Electricity companies face pandemic challenges ranging from employee safety to supply chain problems, write Richard Craig, Senior Risk Engineer at Aon Risk Solutions; and Mark Potter, Head of Power (EMEA Specialty) at Aon.
Electricity is an essential service, yet its profile in the context of the COVID-19 global health emergency has been well below that of others such as health and social care, food, and emergency services. But while it has perhaps been the least visible, electricity is a common thread that links all of them together: none could function with the lights off.
There is an absolute requirement to keep the electricity supply up and running. While the widespread lockdown has seen significant reductions in demand as industries in particular decrease its power usage, it doesn’t mean that those businesses across the electricity sector – from those involved in the generation, through to transmission, distribution and sales – are not without their challenges as the pandemic continues.
Grid operators such as the UK’s National Grid has already reported that operating the network below its usual power output can itself be problematic. However, electricity companies are facing a range of other issues such as the health and welfare of their staff, the day to day challenges of operations and maintenance in a restricted travelling environment, and supply chain issues for key components – all placing an ever greater demand on their ability to make sure their business continuity plans keep pace with a fast-changing environment.
Depending on where the organisation sits in the electricity power supply chain, there will have been a variety of incident response measures to the pandemic. It’s an industry that has well-rehearsed contingencies in place given its vital national role but a pandemic would have already tested the best of those plans.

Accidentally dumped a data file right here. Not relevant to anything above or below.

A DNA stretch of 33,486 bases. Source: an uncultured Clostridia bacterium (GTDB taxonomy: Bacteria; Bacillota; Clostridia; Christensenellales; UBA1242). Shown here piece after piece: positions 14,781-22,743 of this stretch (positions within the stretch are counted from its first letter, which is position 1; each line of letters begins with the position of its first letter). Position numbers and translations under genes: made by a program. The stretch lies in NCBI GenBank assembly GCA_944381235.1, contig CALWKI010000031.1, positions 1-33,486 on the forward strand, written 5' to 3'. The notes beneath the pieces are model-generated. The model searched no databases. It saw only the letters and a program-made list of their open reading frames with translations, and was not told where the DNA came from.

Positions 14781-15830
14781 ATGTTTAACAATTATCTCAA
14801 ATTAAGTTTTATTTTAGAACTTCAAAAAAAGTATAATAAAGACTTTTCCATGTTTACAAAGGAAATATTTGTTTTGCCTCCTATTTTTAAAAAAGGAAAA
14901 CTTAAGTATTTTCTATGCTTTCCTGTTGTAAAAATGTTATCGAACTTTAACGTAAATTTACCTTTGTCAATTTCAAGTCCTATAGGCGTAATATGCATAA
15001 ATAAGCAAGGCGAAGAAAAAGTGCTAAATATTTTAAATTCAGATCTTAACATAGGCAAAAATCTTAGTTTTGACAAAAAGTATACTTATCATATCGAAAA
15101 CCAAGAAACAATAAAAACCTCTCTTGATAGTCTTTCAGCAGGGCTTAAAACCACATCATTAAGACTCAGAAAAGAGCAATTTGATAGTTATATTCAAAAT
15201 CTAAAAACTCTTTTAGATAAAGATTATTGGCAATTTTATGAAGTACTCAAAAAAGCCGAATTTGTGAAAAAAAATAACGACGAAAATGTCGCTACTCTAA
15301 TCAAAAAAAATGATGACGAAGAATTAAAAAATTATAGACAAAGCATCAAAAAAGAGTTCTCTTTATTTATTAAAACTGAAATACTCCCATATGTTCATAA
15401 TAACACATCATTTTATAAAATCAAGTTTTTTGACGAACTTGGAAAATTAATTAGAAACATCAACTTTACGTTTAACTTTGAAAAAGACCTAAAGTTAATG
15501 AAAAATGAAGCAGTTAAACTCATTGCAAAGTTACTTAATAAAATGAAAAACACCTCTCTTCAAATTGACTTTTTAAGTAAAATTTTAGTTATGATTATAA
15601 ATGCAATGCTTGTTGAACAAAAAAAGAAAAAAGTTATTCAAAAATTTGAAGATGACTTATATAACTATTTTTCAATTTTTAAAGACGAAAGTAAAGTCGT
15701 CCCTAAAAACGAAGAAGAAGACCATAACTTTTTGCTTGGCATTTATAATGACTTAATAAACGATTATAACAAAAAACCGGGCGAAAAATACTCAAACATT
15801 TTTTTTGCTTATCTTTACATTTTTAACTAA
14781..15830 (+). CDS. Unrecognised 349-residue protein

On the transmission side, for example, there will be contingencies in place to allow the use of multiple grid control locations as well as a separation of teams to reduce the risk of infection. Social distancing will be in operation but this can be problematic for some organisations and on some sites; if there is a customer fault, for example, can an engineer safely go into people’s homes?
Grid operators around the world will have implemented a range of contingency plans including arranging for key staff to live on-site, minimising the risk of them falling ill and ensuring that these critical roles can be filled. For some electricity companies, it will be harder to get contractors on site and countries will be agreeing on quarantine procedures to allow specialist staff to travel and work on critical power projects.
Some offshore wind projects, for example, have been putting workers into quarantine before sending them out for the scheduled crew replacements on vessels which typically happen every two to four weeks.
Cyber risks grow